Control subjects presented the expected pattern of sympathovagal balance during the different stages of sleep with stable LF values throughout sleep stages but a dominant parasympathetic activity during NREM sleep particularly in deep N3 sleep28,29,30,31. These results confirmed that in normal subjects, the sympathovagal balance during sleep is mostly influenced by the parasympathetic activity. In RLS patients, although the parasympathetic nervous system followed a similar pattern of activity than in control subjects, the overall sympathovagal balance tended to shift in favor of a predominant sympathetic activation, associated with reduced vagal influences, especially during N2 and N3 stages. However, we found no further significant changes between groups in frequency domain analysis when considering potential confounding factors such as age and gender. The most striking difference we found concerned the lack of parasympathetic activation during slow-wave sleep in RLS patients as a function of MEIS1 genotype. Indeed, only the RLS GG group did not increase HF during N3 although the LF band was identical in the TT group. We also confirmed the association between MEIS1 and PLMS with higher PLMS index in RLS patients GG for rs230047826,27. The reduced HFN3 activity found in these patients persists after adjustment for PLMS. A lack of parasympathetic responsiveness has been suggested in N2 stage during PLMS in children32 and in RLS patients during wakefulness by measuring the Valsalva ratio19. A weak and non-significant reduction of HF has also previously been reported during PLMS in N2 sleep in RLS patients25. The increased sympathetic activity leading to shortening of RR interval (Inter-beat interval) and a rise in systemic blood pressure preceding the onset of PLMS has previously been reported17,22,23,24,25,33,34,35. In RLS patients, the changes in HRV accompanying the PLMS are also more pronounced than in healthy patients35.

Time domain and Poincare plot geometry analyses indicated that in control subjects, N3 stage exhibited less variability and complexity than other sleep stages as seen by RRmean, SDNN and SD2, and to some extend by RMSSD and SD1. Although the clinical and physiological interpretation of increased variability and complexity in time domain and Poincare plot geometry analyses remains elusive36, and taking in account that these analyses should be performed on ECG recording longer than in the present study37, the lack of significant changes of RRmean, RMSSD, SD1 and SD2 during N3 in RLS patients compared to N2 and REM stages may reflect the low sympathovagal balance suggested by analyses in the frequency domain. Future analyses should be performed using new nonlinear/complexity methods38 to confirm and refine our conclusions and tempt to establish a clinical significance. Finally, the increased variability and complexity during N2 in RLS patients is consistent with the non-significant increase in the LF band.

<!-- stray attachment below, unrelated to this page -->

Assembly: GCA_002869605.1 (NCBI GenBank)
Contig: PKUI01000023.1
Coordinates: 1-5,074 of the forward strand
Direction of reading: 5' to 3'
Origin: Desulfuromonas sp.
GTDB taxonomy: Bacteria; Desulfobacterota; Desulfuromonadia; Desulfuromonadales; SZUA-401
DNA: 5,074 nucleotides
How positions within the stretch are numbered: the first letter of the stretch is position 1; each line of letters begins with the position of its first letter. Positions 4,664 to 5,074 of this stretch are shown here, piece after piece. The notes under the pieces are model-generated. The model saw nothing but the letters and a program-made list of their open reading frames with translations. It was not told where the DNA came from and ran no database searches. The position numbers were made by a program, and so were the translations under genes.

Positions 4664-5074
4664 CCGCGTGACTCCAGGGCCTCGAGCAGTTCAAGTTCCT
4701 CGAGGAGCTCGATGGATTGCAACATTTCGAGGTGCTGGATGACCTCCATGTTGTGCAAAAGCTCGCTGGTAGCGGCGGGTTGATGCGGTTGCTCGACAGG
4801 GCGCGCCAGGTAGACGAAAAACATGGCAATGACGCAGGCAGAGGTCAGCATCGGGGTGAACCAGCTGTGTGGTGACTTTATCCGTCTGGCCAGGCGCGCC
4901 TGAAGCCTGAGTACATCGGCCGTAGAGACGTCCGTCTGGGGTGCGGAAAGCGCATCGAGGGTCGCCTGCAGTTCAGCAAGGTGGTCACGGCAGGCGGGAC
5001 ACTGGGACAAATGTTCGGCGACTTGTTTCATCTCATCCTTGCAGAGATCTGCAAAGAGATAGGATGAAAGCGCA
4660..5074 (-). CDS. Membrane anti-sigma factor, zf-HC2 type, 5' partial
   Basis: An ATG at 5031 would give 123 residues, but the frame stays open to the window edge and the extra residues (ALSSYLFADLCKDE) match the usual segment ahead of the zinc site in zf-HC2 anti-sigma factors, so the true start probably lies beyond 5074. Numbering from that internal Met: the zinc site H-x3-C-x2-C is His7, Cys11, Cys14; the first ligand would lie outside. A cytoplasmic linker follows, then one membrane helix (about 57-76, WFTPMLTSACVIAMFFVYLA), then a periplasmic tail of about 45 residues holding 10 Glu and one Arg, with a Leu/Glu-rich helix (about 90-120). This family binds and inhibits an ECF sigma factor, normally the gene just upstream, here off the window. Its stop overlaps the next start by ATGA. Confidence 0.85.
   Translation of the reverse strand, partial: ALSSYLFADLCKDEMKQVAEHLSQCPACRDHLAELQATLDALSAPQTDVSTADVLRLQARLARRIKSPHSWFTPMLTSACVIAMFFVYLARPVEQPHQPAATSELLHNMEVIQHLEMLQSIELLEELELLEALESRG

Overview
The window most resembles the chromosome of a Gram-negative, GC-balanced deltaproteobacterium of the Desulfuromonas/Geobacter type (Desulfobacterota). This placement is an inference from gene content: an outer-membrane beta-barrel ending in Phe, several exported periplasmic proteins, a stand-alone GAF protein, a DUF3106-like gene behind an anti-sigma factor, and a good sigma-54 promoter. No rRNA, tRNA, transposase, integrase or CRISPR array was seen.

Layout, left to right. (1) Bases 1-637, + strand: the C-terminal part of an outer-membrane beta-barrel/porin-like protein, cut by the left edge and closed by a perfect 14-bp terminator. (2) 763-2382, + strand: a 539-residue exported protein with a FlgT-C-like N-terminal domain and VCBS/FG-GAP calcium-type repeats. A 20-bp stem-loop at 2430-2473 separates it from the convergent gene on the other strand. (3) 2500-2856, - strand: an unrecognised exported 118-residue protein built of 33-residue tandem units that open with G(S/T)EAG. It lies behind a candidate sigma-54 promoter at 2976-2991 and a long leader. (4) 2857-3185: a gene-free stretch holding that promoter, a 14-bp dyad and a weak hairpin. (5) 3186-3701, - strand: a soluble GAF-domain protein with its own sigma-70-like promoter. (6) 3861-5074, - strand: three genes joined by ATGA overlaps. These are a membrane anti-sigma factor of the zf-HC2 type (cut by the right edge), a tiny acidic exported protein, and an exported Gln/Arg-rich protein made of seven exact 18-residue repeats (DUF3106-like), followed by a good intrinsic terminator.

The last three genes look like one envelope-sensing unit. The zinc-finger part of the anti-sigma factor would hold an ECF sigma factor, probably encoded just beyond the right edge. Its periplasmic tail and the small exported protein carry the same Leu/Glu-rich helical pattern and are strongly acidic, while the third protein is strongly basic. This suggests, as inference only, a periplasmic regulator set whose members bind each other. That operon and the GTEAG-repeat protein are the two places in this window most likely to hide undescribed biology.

Whereas increased variability during wake is commonly associated to a better prognosis in various situations such as heart failure39 or after myocardial infarction40, the consequence on the increased variability and complexity on short ECG sequences during N2 and in particular during N3 in RLS patients observed in time domain analysis can only be speculative. During N3, in normal subject, the autonomic balance driven by a parasympathetic dominance is part of a complex physiological response that has been referred as the cardiovascular holiday41. Thus, the increased variability and complexity seen by our time domain and Poincare plot geometry analyses during N3 stage in RLS patients, and reflecting a less stable cardiac rhythm, might be considered in the evaluation of the cardiovascular risk in RLS patients.

Our study highlights a potent sympatho-vagal balance resulting from a low parasympathetic modulation in RLS patients in ECG periods free of PLMS, and so, out of baroreflex adjustment of heart rate due to leg movement. This scenario suggests that these autonomic variations might play a primary role in the generation of the PLMS17. Accordingly, it has been proposed that a generator located at spinal level modulated by descending dopamine inhibitory pathways is involved in the generation of PLMS42,43. Experimental evidences converged to promote dopaminergic neurons of the hypothalamic A11 nucleus as a strong candidate likely involved in the promotion of PLMS and sympathetic activity44. Meis1 is widely expressed in the nervous system7,9,10 and recent Magnetic Resonance Imaging studies of whole brain functional connectivity in RLS patients demonstrated alterations in cortical and subcortical network, suggesting potential involvement of cortical, subcortical, spinal and peripheral nervous areas45. We recently showed that during mouse sympathetic neurons development, Meis1 serves as a dedicated maintenance factor allowing correct innervation of target organs and Meis1 inactivation lead to altered retrograde transport7. Similar mechanisms may apply to other neuronal types and thus contribute to RLS and PLMS, opening new hypotheses about its participation in the underlying deleterious cellular mechanisms.

The present study has some limitations. Our RLS population was well-characterized but relatively small with demographic differences, i.e. age and gender, compared to healthy controls. This may explain why despite substantial differences in autonomic balance between patients and controls, some parameters failed to reach statistical significance, especially when these parameters were adjusted to gender and age. The sample size of RLS patients was limited by the difficulty in combining stringent selection criteria, mainly available drug-free PSG, PLMS above 15 per hour, and MEIS1 SNP rs2300478 GG or TT homozygous. The two patient groups were deliberately chosen as extreme situations to investigate the involvement of MEIS1 SNP in the sympathovagal balance during sleep in RLS patients and therefore patients heterozygote for rs2300478 were not included. With a frequency of about 4% for the GG genotype in the general population, we were unable to isolate any healthy homozygote subjects which prevented analysis of a potential effect on sympatho-vagal balance in normal controls. All patients included in the study were drug-free for at least 15 days prior to sleep recording; however 45% of them were previously exposed to a RLS treatment that may thus be considered as a limitation. Finally, to avoid artifacts, only ECG of PLM-free periods were analyzed that may have underestimated the significance of our results.